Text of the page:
One of Mobile Suit Gundam’s most-maligned series is finally available to stream this week—which means, hopefully, Gundam fans old and new alike will use it as a chance to re-evaluate what has often been seen as the black sheep of early Gundam.
Over the weekend Crunchyroll announced that as part of its ongoing expansion of its Gundam catalog three more pieces of the esteemed mecha franchise had been added to the platform: Awakening of the Trailblazer, the movie sequel to the 2007 series Gundam 00; Char’s Counterattack, the cinematic conclusion of the first three Gundam series of the franchise’s original “Universal Century” timeline; and its direct predecessor, the 1986 TV series ZZ Gundam. Although ZZ Gundam hasn’t been impossible to see—it’s been available on Blu-ray for several years at this point, and has occasionally been made available to stream in limited-time windows on the Gundam.Info Youtube channel—its arrival on Crunchyroll is its first long-term arrival on a streaming service, making it more readily accessible than it ever has been.
A direct sequel to the events of Z Gundam—itself not on Crunchyroll yet, in spite of the Funimation/Crunchyroll merger—ZZ (pronounced “Double Zeta,” alas, for fans of long-bearded guitarists) follows Judau Ashta, a young boy from the Side 1 colony who, alongside his friends and young sister, get caught up with the crew of the Anti-Earth Union Group ship Argama after it limps into dock for repairs and resupply. With Zeta’s protagonist Kamille comatose after the events of the series, Judau—who makes a living harvesting and selling scrap from damaged mobile suits—suddenly finds himself and his friends thrust into the AEUG’s ongoing conflicts with the remnants of the secessionist space colony Zeon, itself reborn as Neo-Zeon under the rule of the sinister Haman Karn, the guardian of the last surviving member of the royal family that kicked off Gundam’s original conflict.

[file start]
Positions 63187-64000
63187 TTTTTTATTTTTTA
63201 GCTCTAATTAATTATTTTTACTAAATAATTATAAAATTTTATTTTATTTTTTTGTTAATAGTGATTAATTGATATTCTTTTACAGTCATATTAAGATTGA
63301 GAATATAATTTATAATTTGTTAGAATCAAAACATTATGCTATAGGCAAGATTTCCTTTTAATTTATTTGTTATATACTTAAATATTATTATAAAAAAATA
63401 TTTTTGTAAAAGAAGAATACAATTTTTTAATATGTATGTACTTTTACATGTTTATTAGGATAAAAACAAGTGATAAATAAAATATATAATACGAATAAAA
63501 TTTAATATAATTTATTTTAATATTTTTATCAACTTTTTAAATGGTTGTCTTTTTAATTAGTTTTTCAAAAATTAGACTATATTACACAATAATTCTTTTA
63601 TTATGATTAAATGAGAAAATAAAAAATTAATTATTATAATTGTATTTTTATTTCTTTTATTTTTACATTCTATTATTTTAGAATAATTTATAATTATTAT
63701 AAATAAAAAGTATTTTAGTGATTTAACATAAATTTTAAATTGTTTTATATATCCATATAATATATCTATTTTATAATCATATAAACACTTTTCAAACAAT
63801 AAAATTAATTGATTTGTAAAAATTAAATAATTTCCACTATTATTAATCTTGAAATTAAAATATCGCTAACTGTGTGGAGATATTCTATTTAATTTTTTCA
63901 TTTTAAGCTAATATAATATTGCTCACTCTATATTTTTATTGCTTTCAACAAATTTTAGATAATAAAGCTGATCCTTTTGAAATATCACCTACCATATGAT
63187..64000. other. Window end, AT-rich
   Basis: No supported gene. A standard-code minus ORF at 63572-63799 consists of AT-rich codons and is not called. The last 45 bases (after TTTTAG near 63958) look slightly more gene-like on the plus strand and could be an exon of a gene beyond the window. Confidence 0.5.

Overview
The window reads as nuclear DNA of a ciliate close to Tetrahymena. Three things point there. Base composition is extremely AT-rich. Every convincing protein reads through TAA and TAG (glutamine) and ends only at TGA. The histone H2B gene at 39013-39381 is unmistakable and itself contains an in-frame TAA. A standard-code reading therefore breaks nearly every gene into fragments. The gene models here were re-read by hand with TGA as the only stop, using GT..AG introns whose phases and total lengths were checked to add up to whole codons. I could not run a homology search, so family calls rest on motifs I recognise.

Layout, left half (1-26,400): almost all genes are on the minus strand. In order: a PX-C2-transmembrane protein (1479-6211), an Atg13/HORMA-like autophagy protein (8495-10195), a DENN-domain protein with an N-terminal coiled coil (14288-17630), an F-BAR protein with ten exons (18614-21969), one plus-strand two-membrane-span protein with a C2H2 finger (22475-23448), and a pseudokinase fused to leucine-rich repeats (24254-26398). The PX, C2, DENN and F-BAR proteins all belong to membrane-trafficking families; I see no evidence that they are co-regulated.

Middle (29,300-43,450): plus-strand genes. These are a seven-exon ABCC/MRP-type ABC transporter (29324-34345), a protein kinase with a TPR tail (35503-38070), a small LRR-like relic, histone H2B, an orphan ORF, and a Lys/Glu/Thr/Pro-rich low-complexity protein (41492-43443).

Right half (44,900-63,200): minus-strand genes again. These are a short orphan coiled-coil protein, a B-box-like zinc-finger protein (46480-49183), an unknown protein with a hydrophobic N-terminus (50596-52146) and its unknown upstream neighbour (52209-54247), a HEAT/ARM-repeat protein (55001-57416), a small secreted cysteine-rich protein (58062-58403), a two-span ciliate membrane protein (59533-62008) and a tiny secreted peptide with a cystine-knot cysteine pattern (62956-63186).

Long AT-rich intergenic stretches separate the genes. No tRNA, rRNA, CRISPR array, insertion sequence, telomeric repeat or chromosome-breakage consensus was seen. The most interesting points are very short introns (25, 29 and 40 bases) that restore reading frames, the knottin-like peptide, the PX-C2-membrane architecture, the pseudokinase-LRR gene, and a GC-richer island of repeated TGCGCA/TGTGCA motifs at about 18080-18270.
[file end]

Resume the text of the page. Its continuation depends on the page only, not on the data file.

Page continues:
All that sounds very self serious and traditionally Gundam-y, but part of why ZZ Gundam has a misunderstood reputation more often than not is because it starts off very tonally different to its predecessors in the franchise. Zeta Gundam’s conclusion was surprisingly dark, with much of the main cast of the series left dead or incapacitated, and its “victory” not as clear-cut as the conclusion of the One Year War in the original Gundam. ZZ, meanwhile, opens with a lot of comedy hijinks and farce, with both protagonists and antagonist groups alike getting a bunch of non-traditional, kooky characters as they race to restore their depleted fighting forces. Judau (a little younger than prior protagonists Kamille and Amuro) is deliberately much more of an abrasive young teenager less interested in fighting other people’s conflicts for them. And as ZZ’s storyline eventually evens out from its original tonal shift into something more traditionally Gundam, he never loses his anti-authority abrasiveness as he develops and matures as a pilot, eventually making for some really interesting commentary on the franchise’s systems of governance and the exploitation of generations of youths like him and his friends at the hands of those systems. Plus, he does love punching authority figures in the face:
Char’s Counterattack, the franchise’s immediate continuation that released the year after ZZ’s conclusion, largely eschews following the events and characters of ZZ and Zeta to re-focus on the conflict between the original Gundam’s main protagonist and antagonist, Amuro and Char Aznable. But the worldview ZZ leaves behind by its conclusion is one of the franchise’s most fascinating bits of commentary about war and corrupt institutions, and arguably one far more unique than the return of Char in particular as a villainous foil. If you’re a Gundam fan and have shirked off the series in the past for its “silly” tone, now’s a good time as ever to give it a worthy re-evaluation as a climax to the original “trilogy” of shows.
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